Swimming Workouts for Middle Distance Training

Middle distance swimming combines speed with endurance.
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Designing the right workout can take your middle distance swimming to the next level. Middle distance training focuses on distances between 400 and 1,500 meters. This style of swimming is unique because it combines sprinting with distance. Your training needs to teach your body to have endurance to cover an extended distance while still having enough energy to go hard for the wall at the finish.


    As with any workout, start your swim with a warm-up. This increases blood flow to your muscles and joints, which increases your range of motion and flexibility. As a middle distance swimmer, your workouts can get lengthy. Instead of just swimming a few easy laps, mix up your warm-ups to avoid monotony. Incorporate some light kicking or pulling or gradually speed up each lap until you are swimming at your workout speed by the end of your warm-up. At the end of your workout, add on at least a 200-meter warm-down.


    Deciding where to add your drills is a personal decision. Some swimmers prefer to tackle their main set first and then focus on speed work or drills after completing the meat of your workout. Focus your drills to complement your main set. If you cover many meters in your main set, keep your drills short. An example is a set of eight 50-meter laps maintaining a time of one minute per 50 meters. If your main set is shorter, add in longer drills, such as a 400-meter pull and a 200-meter kick. As a middle distance swimmer, having a good flip-turn is vital. In a 1,500 meter swim, you could do as many as 45 flip turns. Flip turn drills can ensure you are as efficient as possible and don't lose energy with poor technique.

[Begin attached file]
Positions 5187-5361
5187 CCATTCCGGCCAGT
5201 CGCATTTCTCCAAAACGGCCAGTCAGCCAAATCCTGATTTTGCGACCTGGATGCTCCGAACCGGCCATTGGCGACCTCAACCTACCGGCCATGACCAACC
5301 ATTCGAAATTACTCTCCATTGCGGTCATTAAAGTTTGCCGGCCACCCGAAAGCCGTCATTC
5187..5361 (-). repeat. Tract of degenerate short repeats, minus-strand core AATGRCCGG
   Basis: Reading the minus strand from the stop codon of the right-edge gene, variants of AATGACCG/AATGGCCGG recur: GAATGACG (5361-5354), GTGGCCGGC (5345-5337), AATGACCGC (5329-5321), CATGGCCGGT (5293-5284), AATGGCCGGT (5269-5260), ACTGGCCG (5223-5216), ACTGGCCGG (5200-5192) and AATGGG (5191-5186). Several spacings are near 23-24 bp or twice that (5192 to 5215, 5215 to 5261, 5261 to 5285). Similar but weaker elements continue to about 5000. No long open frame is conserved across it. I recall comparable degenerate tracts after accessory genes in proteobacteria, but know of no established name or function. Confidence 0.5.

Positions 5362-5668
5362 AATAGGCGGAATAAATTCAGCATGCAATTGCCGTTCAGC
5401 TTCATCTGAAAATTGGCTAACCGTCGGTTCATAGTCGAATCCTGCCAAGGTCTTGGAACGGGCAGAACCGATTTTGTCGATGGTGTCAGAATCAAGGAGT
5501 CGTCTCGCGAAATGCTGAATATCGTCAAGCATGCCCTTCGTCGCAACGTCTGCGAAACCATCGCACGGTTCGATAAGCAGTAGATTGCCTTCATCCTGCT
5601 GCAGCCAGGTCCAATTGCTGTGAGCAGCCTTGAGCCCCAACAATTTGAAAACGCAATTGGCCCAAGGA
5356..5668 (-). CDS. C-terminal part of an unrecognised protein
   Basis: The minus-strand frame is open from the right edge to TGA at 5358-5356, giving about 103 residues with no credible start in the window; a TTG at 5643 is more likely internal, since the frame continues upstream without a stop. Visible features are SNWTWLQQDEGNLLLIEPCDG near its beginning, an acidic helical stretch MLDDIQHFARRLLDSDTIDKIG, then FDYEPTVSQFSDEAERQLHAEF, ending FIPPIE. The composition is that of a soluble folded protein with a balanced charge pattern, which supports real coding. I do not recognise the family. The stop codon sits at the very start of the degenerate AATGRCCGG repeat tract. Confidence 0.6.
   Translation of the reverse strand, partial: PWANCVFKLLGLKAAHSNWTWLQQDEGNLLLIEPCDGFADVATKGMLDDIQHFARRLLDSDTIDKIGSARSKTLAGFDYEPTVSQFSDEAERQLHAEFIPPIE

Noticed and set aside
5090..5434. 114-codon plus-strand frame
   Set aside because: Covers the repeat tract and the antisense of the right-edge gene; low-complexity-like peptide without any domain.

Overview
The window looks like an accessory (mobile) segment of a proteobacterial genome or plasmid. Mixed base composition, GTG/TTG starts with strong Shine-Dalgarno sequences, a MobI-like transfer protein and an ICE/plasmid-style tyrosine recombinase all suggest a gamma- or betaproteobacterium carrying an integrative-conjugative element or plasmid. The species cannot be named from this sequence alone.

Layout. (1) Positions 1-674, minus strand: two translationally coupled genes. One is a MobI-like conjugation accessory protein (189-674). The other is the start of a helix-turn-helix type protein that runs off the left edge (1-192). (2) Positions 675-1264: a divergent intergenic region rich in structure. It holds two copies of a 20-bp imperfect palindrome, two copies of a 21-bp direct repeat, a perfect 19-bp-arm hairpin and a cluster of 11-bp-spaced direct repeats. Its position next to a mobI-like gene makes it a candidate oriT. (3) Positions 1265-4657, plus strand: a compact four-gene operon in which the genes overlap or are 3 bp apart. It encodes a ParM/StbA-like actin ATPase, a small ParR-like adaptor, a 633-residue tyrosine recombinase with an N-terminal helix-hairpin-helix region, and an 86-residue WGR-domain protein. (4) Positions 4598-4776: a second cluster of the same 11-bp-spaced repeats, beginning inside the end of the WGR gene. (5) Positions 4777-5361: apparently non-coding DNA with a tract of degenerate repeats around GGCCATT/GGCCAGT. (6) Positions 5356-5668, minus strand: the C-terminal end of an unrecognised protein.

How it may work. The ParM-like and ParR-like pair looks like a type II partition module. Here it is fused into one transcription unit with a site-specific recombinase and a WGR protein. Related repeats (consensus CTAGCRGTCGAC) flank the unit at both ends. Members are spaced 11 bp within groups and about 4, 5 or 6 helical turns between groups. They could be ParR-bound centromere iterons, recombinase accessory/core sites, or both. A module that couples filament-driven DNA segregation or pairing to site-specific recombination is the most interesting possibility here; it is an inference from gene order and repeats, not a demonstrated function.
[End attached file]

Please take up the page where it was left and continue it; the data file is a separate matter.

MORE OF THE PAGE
Main Set

    As a middle distance swimmer, focus the majority of your workout on building endurance and maintaining pace. Consistency is key to excelling at this distance, so focus your training on swimming at a constant pace. Do this by choosing a pace that you can hold over an extended distance and maintain it throughout your set. An example is swimming four 400-meters at seven minutes each with 30 seconds rest between each 400-meter swim.

Dry lands

    As a swimmer, you want to spend your workout time in the pool. To really excel, add out of pool training, called dry lands. Because swimming incorporates complex body movements to propel you forward in the water, you need to have technical skill, muscular balance and coordination to excel. A study published in the “British Journal of Sports Medicine” in 1992 showed a direct correlation between peak muscular power in the arms and middle distance swimming performance. Dry land workouts that help you improve skill, muscular balance and coordination include weight lifting, plyometrics, core work, running and stair climbing.

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